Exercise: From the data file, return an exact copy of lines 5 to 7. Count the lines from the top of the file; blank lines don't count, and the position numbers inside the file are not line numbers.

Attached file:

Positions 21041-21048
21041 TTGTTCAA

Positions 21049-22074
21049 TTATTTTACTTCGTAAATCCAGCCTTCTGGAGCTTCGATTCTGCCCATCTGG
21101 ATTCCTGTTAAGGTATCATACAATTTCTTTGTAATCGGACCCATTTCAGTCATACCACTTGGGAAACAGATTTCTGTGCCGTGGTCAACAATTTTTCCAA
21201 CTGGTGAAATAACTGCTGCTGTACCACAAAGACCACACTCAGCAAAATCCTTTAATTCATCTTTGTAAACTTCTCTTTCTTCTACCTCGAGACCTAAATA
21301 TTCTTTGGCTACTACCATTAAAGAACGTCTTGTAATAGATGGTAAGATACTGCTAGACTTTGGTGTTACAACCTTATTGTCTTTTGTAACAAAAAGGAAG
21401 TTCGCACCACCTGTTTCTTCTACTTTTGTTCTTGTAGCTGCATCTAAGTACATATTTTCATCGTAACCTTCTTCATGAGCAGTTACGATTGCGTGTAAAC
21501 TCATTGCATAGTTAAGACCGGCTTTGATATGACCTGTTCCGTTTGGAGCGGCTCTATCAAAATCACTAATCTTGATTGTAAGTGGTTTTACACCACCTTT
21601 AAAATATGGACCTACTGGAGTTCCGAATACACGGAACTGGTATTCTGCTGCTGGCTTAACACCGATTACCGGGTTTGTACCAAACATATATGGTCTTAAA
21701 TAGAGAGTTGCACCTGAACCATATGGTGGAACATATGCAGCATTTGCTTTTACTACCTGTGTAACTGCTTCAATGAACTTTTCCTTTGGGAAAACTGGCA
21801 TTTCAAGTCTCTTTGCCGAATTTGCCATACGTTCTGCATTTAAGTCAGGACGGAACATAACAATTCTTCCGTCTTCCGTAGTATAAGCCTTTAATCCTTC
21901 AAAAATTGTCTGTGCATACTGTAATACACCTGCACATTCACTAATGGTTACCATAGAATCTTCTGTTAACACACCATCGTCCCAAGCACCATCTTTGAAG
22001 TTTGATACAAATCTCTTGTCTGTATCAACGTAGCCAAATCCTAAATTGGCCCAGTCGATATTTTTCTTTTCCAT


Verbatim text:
21101 ATTCCTGTTAAGGTATCATACAATTTCTTTGTAATCGGACCCATTTCAGTCATACCACTTGGGAAACAGATTTCTGTGCCGTGGTCAACAATTTTTCCAA
21201 CTGGTGAAATAACTGCTGCTGTACCACAAAGACCACACTCAGCAAAATCCTTTAATTCATCTTTGTAAACTTCTCTTTCTTCTACCTCGAGACCTAAATA
21301 TTCTTTGGCTACTACCATTAAAGAACGTCTTGTAATAGATGGTAAGATACTGCTAGACTTTGGTGTTACAACCTTATTGTCTTTTGTAACAAAAAGGAAG